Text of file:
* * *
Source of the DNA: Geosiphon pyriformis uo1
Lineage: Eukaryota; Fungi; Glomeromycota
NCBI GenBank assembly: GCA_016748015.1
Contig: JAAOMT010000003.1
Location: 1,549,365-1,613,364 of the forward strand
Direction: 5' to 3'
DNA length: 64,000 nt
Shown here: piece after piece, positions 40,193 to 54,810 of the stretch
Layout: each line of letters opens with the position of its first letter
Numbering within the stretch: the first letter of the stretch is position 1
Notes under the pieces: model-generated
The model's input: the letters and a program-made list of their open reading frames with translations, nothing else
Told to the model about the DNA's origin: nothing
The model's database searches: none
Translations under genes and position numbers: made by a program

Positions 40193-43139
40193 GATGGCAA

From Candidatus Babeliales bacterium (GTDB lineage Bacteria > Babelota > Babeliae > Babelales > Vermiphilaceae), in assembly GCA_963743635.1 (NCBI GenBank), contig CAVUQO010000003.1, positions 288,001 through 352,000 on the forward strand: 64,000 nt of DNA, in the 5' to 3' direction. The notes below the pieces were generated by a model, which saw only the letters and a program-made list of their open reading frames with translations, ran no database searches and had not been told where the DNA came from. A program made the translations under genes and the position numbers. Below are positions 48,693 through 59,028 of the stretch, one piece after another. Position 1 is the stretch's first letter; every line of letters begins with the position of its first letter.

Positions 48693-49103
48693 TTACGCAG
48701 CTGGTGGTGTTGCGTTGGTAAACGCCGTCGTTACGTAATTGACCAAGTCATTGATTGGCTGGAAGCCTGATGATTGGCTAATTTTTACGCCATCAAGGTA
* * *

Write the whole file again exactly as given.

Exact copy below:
Source of the DNA: Geosiphon pyriformis uo1
Lineage: Eukaryota; Fungi; Glomeromycota
NCBI GenBank assembly: GCA_016748015.1
Contig: JAAOMT010000003.1
Location: 1,549,365-1,613,364 of the forward strand
Direction: 5' to 3'
DNA length: 64,000 nt
Shown here: piece after piece, positions 40,193 to 54,810 of the stretch
Layout: each line of letters opens with the position of its first letter
Numbering within the stretch: the first letter of the stretch is position 1
Notes under the pieces: model-generated
The model's input: the letters and a program-made list of their open reading frames with translations, nothing else
Told to the model about the DNA's origin: nothing
The model's database searches: none
Translations under genes and position numbers: made by a program

Positions 40193-43139
40193 GATGGCAA

From Candidatus Babeliales bacterium (GTDB lineage Bacteria > Babelota > Babeliae > Babelales > Vermiphilaceae), in assembly GCA_963743635.1 (NCBI GenBank), contig CAVUQO010000003.1, positions 288,001 through 352,000 on the forward strand: 64,000 nt of DNA, in the 5' to 3' direction. The notes below the pieces were generated by a model, which saw only the letters and a program-made list of their open reading frames with translations, ran no database searches and had not been told where the DNA came from. A program made the translations under genes and the position numbers. Below are positions 48,693 through 59,028 of the stretch, one piece after another. Position 1 is the stretch's first letter; every line of letters begins with the position of its first letter.

Positions 48693-49103
48693 TTACGCAG
48701 CTGGTGGTGTTGCGTTGGTAAACGCCGTCGTTACGTAATTGACCAAGTCATTGATTGGCTGGAAGCCTGATGATTGGCTAATTTTTACGCCATCAAGGTA